Piper Marshall

On Curation, Language and Virtual Experience Interview By Topical Cream

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Topical Cream sat down with curator Piper Marshall to speak about her exhibition, Descartes’ Daughter, which explores the perceived divide between mind and body, and recently concluded its run at the Swiss Institute.

TC: Hi Piper, thanks for speaking with Topical Cream. I guess my first question would be when did you first come in contact with something like the mind body divide?

PM: My first thought about it came from reading Elizabeth Grosz’s text Refiguring Bodies about the way in which the mind and body are gendered. I thought that it had a resonance with the way in which contemporary art is perceived.

I think the norm is that male is conceptual, and that’s the mind, and the female is bodily. I was thinking a lot about that, and how that kind of divide doesn’t really have traction in the way in which I think about the mind and the body.

TC: I think a lot of curation especially in the US does seem to suffer from a very binary thought process.

PM: Yeah, I went to a screening of a film by Emily Wardill, who’s a British artist and filmmaker. Her piece “The Diamond (Descartes’ Daughter)” seemed to have this direct relationship to the Elizabeth Grosz text. Instead of thinking of just the mind and the body, she thought of technology, and the object.

This creates a third term, you have the mind, the body, and the object, the object somehow creates space that’s conceptual. That’s the space of creation in a way.

I started to think of the art object as something that’s between yourself and the other. So somehow it’s a third term, again trying to think in more than just two terms. It opens up a space of potential. A really good example of it is Rochelle Goldberg’s sculpture.

TC: The exhibition seemed to be a lot about tension. Did you find that at all? Once all the artworks were in place?

PM: I think that’s right.It was trying to be evocative as an emotion or a feeling that you wouldn’t have any control over. The point is to illicit response to these things in space. The sound composition is another example which could be really jarring and would create a loss of control, in a sense.


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TC: The exhibition seemed to be a form of activism in a way, without being overwrought. Is that something that was in the back of your mind?

PM: For me it was a feminist show, or a first attempt at that, in the sense that I tried to present unlikely works by these artists. I didn’t present a macho John Chamberlain vertical thrust. I tried to curate something that was far afield from that. I didn’t present the hyper conceptual Hanne Darboven piece, which is completely of the mind and so structured. I tried to present something which bent that a bit.

TC: It was interesting us that a lot of the pieces that you chose..didn’t have any real emotional representation.

PM: Yeah, They’re not unabashedly expressive like a Basquiat would be, or a neo-impressionist. They’re decidedly a product of a highly thought of system in a sense. Maybe that is indicative of how my brain works? It could be highly subjective on one hand. But on the other hand, it also makes room and puts into relief you, as a viewer, and your body in space. Tension arises by presenting works that have concatenation of thought behind them. On just a personal level, I think that’s what I find most appealing because I find those types of works evocative.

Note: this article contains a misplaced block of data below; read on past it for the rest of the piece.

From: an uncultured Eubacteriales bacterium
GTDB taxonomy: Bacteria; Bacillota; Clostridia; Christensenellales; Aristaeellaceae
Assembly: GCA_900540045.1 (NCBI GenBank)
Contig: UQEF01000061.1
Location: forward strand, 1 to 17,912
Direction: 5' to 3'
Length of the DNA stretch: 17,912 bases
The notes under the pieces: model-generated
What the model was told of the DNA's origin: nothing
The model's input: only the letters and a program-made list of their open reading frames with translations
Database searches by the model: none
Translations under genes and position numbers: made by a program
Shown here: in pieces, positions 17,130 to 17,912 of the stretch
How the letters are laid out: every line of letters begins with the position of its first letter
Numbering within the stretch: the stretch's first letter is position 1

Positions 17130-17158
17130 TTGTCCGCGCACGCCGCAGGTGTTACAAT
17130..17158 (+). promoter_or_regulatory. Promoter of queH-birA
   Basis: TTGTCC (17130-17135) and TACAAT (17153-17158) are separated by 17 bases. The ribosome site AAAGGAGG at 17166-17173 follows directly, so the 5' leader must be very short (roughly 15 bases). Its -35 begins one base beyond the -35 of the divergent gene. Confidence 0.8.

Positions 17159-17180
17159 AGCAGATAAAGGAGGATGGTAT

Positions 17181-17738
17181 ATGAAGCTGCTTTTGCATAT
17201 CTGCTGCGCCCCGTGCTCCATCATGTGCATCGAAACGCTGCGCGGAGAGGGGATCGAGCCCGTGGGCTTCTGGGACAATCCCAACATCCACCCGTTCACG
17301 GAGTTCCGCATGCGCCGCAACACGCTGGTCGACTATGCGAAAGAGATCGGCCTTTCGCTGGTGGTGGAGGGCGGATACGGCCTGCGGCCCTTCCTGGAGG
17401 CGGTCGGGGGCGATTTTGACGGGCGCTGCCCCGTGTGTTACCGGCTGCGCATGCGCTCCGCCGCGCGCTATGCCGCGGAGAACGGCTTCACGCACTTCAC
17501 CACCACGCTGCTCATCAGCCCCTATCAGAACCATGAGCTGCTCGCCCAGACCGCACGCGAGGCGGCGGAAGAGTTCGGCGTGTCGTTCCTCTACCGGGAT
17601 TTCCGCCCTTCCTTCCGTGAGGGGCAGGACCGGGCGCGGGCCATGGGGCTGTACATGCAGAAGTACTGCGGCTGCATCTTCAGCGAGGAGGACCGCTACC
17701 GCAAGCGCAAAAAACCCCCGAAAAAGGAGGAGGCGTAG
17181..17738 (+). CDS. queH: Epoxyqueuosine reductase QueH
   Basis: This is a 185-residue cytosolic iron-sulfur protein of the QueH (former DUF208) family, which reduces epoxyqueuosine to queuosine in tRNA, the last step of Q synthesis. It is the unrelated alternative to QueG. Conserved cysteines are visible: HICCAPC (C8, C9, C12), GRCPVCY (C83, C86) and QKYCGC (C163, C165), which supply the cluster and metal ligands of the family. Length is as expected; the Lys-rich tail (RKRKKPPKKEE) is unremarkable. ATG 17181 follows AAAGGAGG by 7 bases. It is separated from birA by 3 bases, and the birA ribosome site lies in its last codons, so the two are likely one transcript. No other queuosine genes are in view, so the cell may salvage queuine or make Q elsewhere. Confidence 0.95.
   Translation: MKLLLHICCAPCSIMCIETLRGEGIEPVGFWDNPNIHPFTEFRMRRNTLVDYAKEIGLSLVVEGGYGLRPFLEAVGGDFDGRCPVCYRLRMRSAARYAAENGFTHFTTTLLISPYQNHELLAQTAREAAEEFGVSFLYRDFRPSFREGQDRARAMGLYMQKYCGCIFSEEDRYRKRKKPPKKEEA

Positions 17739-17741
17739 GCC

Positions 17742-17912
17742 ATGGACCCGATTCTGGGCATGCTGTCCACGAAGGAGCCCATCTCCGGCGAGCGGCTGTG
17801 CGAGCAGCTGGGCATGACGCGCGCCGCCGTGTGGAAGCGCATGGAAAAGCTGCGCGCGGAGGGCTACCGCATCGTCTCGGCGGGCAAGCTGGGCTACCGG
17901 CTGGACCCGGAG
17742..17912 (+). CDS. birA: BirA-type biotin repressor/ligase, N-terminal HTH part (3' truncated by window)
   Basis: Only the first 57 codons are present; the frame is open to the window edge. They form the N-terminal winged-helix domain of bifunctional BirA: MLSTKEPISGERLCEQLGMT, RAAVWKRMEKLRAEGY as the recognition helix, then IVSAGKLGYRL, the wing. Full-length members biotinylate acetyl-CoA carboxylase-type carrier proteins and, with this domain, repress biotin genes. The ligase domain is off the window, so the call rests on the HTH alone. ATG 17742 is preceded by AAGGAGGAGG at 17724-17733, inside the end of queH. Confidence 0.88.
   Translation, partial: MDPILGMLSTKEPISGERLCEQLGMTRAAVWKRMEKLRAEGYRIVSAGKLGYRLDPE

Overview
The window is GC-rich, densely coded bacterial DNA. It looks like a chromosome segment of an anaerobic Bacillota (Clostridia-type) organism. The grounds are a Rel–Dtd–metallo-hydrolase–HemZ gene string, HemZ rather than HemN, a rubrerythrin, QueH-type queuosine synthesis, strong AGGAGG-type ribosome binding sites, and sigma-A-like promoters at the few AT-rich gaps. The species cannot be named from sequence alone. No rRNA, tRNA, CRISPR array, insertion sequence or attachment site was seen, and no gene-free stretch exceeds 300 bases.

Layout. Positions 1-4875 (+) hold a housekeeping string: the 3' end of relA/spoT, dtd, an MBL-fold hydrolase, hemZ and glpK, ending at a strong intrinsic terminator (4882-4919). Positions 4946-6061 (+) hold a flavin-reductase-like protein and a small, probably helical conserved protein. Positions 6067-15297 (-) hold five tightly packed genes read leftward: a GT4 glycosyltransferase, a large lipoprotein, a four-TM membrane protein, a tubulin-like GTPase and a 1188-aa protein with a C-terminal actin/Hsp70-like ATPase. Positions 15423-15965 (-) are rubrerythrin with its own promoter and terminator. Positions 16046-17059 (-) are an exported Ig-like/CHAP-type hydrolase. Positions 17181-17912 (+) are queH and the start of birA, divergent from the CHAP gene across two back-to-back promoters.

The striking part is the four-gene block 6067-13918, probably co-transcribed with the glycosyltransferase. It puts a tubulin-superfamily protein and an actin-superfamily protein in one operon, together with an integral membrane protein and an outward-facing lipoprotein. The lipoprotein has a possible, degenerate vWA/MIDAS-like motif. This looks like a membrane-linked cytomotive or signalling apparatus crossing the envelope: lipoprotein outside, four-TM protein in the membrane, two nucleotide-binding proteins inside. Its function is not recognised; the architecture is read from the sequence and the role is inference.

TC: Do you feel that there is a space or a need to focus on women’s contribution as curators and art historians in the art world?

PM: We had a talk with Ulrike Muller recently. She said when she was in her studio, was the only time where she felt like she wasn’t considered a woman artist. For me, there’s no reprieve. I feel like I am always a woman curator, or I’m always aware of it.


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TC: What do you think about artists’ complete obsession with using lifestyle technology in their work right now?

PM: Claire Bishop wrote this article about how artists are using digital methodologies with antiquated modes of display. Other people have said that artists are more interested in material objects because of the digital. But I would argue that virtual experience is something that we have and we’re preprogrammed to.

As humans we’re biologically disposed to virtual-ity because the mind can go places that the body can’t.

The mind is going off in places where the body can’t follow. I can’t prescribe to young artists to use or not to use iPhones. I think what’s more interesting is how they’re using it, why they’re using it, and what the result is. Virtuality and the way in which we experience language and objects is something that is integral to every type of art making, whether you’re using the iPhone as a framework, or you’re using the canvas.

TC: What’s coming up next for you? What are you curating or writing right now?

PM: I’ve just finished an article that’s a review of an exhibition that was at Real Fine Arts over the summer, La Poussiere De Soleils.

I’m also working a reader’s companion for Descartes’ Daughter.


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